Philippe Ensarguet, Group CTO at Orange Business Services, explained how GitOps is the evolution of DevOps and why forecasting isn’t the right focus to Contributing Editor, Annie Turner.
Philippe Ensarguet was an interesting choice as CTO of Orange Business Services when he was appointed back in September 2019. Previously he was CTO for the digital and data division of Orange Business Services, not a telco veteran with a traditional ‘network’ background. Rather he says he is driven by software, automation, cloud and infrastructure.
His big theme right now is the importance of nowcasting as opposed to forecasting, which he said was all very well when the operational environment was more static but is not sufficiently useful in today’s dynamic ecosystem “considering we have an explosion of areas to manage,” Ensarguet said. “We are…trying to understand what’s happening now”.
Putting the heart rate up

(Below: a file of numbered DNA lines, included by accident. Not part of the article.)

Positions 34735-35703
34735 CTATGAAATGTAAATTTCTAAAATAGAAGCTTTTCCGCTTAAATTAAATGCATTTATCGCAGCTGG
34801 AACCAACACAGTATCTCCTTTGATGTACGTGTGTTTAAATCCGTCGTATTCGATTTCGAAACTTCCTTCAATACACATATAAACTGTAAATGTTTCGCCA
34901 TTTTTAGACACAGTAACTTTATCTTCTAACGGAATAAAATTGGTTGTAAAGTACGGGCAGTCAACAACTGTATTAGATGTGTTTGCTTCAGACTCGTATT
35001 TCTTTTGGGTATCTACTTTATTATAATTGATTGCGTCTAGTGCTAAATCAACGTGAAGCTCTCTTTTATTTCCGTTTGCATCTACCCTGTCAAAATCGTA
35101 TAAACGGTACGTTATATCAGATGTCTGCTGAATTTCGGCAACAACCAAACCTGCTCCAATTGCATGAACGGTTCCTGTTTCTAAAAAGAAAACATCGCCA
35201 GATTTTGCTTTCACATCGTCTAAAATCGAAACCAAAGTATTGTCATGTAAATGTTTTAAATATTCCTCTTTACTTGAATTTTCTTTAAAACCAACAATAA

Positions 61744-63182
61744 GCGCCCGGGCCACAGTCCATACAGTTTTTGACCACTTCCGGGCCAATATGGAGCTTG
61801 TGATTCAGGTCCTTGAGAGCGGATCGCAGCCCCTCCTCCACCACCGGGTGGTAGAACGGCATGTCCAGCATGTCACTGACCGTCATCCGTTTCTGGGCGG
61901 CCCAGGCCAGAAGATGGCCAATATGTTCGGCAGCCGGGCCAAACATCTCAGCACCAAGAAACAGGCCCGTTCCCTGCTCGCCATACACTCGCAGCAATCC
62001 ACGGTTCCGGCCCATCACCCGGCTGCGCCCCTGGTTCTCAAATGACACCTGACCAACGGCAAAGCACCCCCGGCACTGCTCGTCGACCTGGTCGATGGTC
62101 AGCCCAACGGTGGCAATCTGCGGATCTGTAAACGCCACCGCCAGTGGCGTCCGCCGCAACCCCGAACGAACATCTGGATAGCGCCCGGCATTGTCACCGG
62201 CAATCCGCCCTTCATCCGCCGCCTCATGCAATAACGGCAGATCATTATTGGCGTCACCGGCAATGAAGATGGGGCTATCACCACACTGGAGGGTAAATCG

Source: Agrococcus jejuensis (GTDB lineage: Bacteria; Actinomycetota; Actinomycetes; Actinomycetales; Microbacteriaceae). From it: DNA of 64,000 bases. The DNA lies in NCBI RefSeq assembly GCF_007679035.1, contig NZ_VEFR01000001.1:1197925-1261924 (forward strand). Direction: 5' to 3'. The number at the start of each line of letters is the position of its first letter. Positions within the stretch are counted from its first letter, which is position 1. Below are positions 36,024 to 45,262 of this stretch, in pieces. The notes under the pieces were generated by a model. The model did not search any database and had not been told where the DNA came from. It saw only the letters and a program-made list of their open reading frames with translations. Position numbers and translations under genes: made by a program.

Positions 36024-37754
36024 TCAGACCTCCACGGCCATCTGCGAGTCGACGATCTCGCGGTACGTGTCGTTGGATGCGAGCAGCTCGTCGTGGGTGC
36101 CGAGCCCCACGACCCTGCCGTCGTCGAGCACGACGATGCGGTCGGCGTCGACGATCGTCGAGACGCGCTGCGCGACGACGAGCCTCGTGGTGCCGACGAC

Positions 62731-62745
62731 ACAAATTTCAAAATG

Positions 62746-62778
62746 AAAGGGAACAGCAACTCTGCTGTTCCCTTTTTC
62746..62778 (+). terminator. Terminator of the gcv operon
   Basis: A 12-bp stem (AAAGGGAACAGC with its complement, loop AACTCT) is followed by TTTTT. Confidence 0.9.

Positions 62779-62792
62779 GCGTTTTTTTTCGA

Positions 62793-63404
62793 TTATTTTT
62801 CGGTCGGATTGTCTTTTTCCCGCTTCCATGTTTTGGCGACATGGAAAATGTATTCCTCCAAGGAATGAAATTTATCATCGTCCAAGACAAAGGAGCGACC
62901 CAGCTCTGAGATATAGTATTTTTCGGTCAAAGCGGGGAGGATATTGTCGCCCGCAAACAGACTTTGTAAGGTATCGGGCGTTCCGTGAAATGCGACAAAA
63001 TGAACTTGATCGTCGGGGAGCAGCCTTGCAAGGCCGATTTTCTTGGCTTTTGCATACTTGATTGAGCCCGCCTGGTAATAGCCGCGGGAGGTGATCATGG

He has described the in part technology-driven acceleration as, “A short sharp shock that exploded the heart rate of the production and delivery rhythm” and said the “Acceleration is all about convergence”. He explains that that ‘digital’, IT, Network and telco – which were seen as somewhat separate entities – are converging as they all become based on the four pillars of software, APIs, automation and disaggregation.
Ensarguet adds that businesses are pushing hard for Orange Business Services (and its counterparts in other operators) to change for reasons including: businesses constantly evolve; works is an activity, not a place; the internet is the universal standard; cloud-first applications; and increased exposure to cyberattacks. He says, “For a company like us it means tomorrow we will have a different operational model to run network services, digital services, or IT services. For us it’s a question of productivity and efficiency [for] our customers.”